The SEC may have a limited window to appeal the court decision, while Grayscale could move
forward with an amended application for its spot Bitcoin exchange-traded fund.
A federal judge has overturned the United States Securities and Exchange Commission’s decision
to deny an exchange-traded fund (ETF) offering from Grayscale Investments through its Bitcoin
Trust, but many experts have pointed out the court ruling will not automatically lead to the first spot Bitcoin ETF in the country.
In an Aug. 29 decision with the U.S. Court of Appeals for the District of Columbia Circuit, Judge Neomi Rao supported Grayscale’s position that its proposed Bitcoin
ETF was “materially similar” to Bitcoin futures exchange-traded products already approved by the
Securities and Exchange Commission (SEC) for trading. The court largely ruled that the SEC’s
justification of denying Grayscale’s Bitcoin ETF on the grounds it was not “designed to prevent
fraudulent and manipulative acts and practices” was insufficient, and the matter will return to the commission for review.
THIS JUST IN: The D.C. Circuit ruled 3-0 in favor of Grayscale and $GBTC. This is a monumental
step forward for all who have been advocating for Bitcoin exposure through the
added protections of the ETF wrapper. Read the decision: https://t.co/ulAtcsad2G pic.twitter.com/BNZABvM7tw
— Grayscale (@Grayscale) August 29, 2023
To date, the SEC has denied all spot crypto ETF offerings in the U.S., though many applications are
currently being reviewed, including those from BlackRock, ARK Invest, Bitwise Asset Management,
VanEck, WisdomTree, Invesco and Galaxy Digital, Fidelity, and Valkyrie. The commission has the
means to keep delaying a decision or otherwise pushing the final deadline for approval on the
majority of the aforementioned applications until March 2024.
At the time of publication, the SEC had not publicly commented on the appeals court decision
but reportedly said it would be reviewing the case to determine its next steps.
The commission will likely have the opportunity to appeal the decision,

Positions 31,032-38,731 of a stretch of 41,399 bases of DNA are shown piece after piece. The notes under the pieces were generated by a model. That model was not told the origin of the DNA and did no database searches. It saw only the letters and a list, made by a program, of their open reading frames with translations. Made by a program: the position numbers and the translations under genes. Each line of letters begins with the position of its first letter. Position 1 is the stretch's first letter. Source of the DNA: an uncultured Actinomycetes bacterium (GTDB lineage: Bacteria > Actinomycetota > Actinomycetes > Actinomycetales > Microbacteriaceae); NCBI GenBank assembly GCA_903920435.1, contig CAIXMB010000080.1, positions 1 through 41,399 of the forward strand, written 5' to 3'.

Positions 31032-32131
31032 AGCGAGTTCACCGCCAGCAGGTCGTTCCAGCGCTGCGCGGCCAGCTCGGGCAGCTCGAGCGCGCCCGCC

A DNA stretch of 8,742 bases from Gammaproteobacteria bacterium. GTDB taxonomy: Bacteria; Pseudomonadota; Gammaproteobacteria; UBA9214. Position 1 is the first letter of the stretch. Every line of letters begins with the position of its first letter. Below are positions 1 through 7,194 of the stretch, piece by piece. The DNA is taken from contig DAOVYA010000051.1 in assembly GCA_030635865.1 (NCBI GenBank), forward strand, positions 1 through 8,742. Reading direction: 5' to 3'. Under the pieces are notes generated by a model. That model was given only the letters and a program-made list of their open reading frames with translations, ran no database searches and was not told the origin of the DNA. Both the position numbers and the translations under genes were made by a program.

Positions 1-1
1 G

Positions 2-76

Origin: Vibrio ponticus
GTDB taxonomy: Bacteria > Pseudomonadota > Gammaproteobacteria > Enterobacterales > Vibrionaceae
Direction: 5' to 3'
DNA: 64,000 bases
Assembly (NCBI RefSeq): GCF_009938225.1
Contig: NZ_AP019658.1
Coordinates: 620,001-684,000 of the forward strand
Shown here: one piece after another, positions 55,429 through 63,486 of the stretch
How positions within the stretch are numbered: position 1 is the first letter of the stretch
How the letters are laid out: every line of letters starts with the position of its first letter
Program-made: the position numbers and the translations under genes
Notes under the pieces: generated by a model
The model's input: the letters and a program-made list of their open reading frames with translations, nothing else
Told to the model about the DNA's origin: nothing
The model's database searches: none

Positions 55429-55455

but many experts have claimed that the initial Grayscale victory could pave the way for eventual approval.
“Despite the inevitable SEC appeal, to our mind there is no doubt now, spot BTC ETFs are coming
to the U.S.,” said Tim Bevan, CEO at ETC Group. “We don’t believe the SEC will act as kingmaker
and the most likely outcome is a block approval of applications that meet requirements, probably in Q1 ’24.”
Lolli CEO and co-founder Alex Adelman said the appeals court ruling would “put new pressure on
the SEC” in its justification for rejecting spot Bitcoin ETF applications. He added the BTC price rally
following the news could be interpreted as a “vote of confidence” for spot investment vehicles linked to Bitcoin:
“Now is the time for the U.S. to embrace innovation by making bitcoin available to investors
through exchange-based products or risk falling behind global powers that are moving faster to claim this advantage.”
Related: Jacobi spot Bitcoin ETF classed as ‘environmental investing’ by issuer
A spokesperson for the Crypto Council for Innovation (CCI) told Cointelegraph the ruling opened
the door to a wider range of investors looking to offer a spot BTC vehicle in the United States.
According to the CCI, “spot bitcoins ETFs are now closer to a potential launch.”
Some have asked whether they could revoke the bitcoin futures ETFs, highly unlikely in our view,
esp given their recent openness to Ether futures ETFs. In the end, I know it and you know it and
even animals know it- the best move is to just approve the damn things already. https://t.co/fZCOIur4of
— Eric Balchunas (@EricBalchunas) August 29, 2023
The next steps for either Grayscale moving forward with its application or the SEC appealing the
decision are unclear. The asset manager could refile with the SEC, aiming to make the spot
investment vehicle application more like that of a Bitcoin futures-linked ETF. Experts are
reporting the SEC also has the option of filing for an “en banc” hearing in which all judges on the
D.C. circuit — rather than the three which ruled on the Grayscale appeal — would hear the matter.